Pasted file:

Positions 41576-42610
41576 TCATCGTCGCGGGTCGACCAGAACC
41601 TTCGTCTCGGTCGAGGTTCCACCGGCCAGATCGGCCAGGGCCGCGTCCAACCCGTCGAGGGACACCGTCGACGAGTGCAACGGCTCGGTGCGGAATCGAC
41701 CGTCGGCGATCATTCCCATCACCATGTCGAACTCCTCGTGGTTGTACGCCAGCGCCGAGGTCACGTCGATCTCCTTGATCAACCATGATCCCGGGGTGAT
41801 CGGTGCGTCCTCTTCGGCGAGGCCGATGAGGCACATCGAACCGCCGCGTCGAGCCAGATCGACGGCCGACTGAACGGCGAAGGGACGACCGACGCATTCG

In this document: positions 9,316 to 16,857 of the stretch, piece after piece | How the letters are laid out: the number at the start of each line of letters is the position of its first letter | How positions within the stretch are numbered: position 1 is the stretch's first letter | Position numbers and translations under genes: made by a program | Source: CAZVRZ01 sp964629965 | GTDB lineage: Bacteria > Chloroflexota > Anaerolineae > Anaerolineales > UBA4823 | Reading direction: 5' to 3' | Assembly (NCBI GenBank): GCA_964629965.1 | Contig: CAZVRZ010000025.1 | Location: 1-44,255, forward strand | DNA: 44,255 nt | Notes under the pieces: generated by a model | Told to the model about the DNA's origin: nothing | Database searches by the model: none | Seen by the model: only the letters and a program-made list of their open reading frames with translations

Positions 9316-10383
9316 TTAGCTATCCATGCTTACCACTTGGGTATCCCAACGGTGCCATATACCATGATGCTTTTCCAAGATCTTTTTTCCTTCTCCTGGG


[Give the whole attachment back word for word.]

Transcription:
Positions 41576-42610
41576 TCATCGTCGCGGGTCGACCAGAACC
41601 TTCGTCTCGGTCGAGGTTCCACCGGCCAGATCGGCCAGGGCCGCGTCCAACCCGTCGAGGGACACCGTCGACGAGTGCAACGGCTCGGTGCGGAATCGAC
41701 CGTCGGCGATCATTCCCATCACCATGTCGAACTCCTCGTGGTTGTACGCCAGCGCCGAGGTCACGTCGATCTCCTTGATCAACCATGATCCCGGGGTGAT
41801 CGGTGCGTCCTCTTCGGCGAGGCCGATGAGGCACATCGAACCGCCGCGTCGAGCCAGATCGACGGCCGACTGAACGGCGAAGGGACGACCGACGCATTCG

In this document: positions 9,316 to 16,857 of the stretch, piece after piece | How the letters are laid out: the number at the start of each line of letters is the position of its first letter | How positions within the stretch are numbered: position 1 is the stretch's first letter | Position numbers and translations under genes: made by a program | Source: CAZVRZ01 sp964629965 | GTDB lineage: Bacteria > Chloroflexota > Anaerolineae > Anaerolineales > UBA4823 | Reading direction: 5' to 3' | Assembly (NCBI GenBank): GCA_964629965.1 | Contig: CAZVRZ010000025.1 | Location: 1-44,255, forward strand | DNA: 44,255 nt | Notes under the pieces: generated by a model | Told to the model about the DNA's origin: nothing | Database searches by the model: none | Seen by the model: only the letters and a program-made list of their open reading frames with translations

Positions 9316-10383
9316 TTAGCTATCCATGCTTACCACTTGGGTATCCCAACGGTGCCATATACCATGATGCTTTTCCAAGATCTTTTTTCCTTCTCCTGGG